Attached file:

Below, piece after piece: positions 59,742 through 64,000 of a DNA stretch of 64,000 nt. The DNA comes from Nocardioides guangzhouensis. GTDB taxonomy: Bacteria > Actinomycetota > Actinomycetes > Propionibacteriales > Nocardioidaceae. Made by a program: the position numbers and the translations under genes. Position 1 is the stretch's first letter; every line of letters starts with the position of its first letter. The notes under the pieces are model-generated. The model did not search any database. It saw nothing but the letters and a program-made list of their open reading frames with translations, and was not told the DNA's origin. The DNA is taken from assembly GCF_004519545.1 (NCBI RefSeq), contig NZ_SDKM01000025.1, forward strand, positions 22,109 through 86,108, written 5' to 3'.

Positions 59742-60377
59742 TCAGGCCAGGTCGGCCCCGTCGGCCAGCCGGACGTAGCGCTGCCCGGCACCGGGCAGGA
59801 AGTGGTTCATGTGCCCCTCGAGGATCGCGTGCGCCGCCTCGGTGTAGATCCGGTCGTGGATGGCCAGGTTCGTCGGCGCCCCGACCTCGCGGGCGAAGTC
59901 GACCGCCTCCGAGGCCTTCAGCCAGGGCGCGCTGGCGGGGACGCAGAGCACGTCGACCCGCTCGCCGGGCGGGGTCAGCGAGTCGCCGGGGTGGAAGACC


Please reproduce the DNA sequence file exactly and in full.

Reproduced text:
Below, piece after piece: positions 59,742 through 64,000 of a DNA stretch of 64,000 nt. The DNA comes from Nocardioides guangzhouensis. GTDB taxonomy: Bacteria > Actinomycetota > Actinomycetes > Propionibacteriales > Nocardioidaceae. Made by a program: the position numbers and the translations under genes. Position 1 is the stretch's first letter; every line of letters starts with the position of its first letter. The notes under the pieces are model-generated. The model did not search any database. It saw nothing but the letters and a program-made list of their open reading frames with translations, and was not told the DNA's origin. The DNA is taken from assembly GCF_004519545.1 (NCBI RefSeq), contig NZ_SDKM01000025.1, forward strand, positions 22,109 through 86,108, written 5' to 3'.

Positions 59742-60377
59742 TCAGGCCAGGTCGGCCCCGTCGGCCAGCCGGACGTAGCGCTGCCCGGCACCGGGCAGGA
59801 AGTGGTTCATGTGCCCCTCGAGGATCGCGTGCGCCGCCTCGGTGTAGATCCGGTCGTGGATGGCCAGGTTCGTCGGCGCCCCGACCTCGCGGGCGAAGTC
59901 GACCGCCTCCGAGGCCTTCAGCCAGGGCGCGCTGGCGGGGACGCAGAGCACGTCGACCCGCTCGCCGGGCGGGGTCAGCGAGTCGCCGGGGTGGAAGACC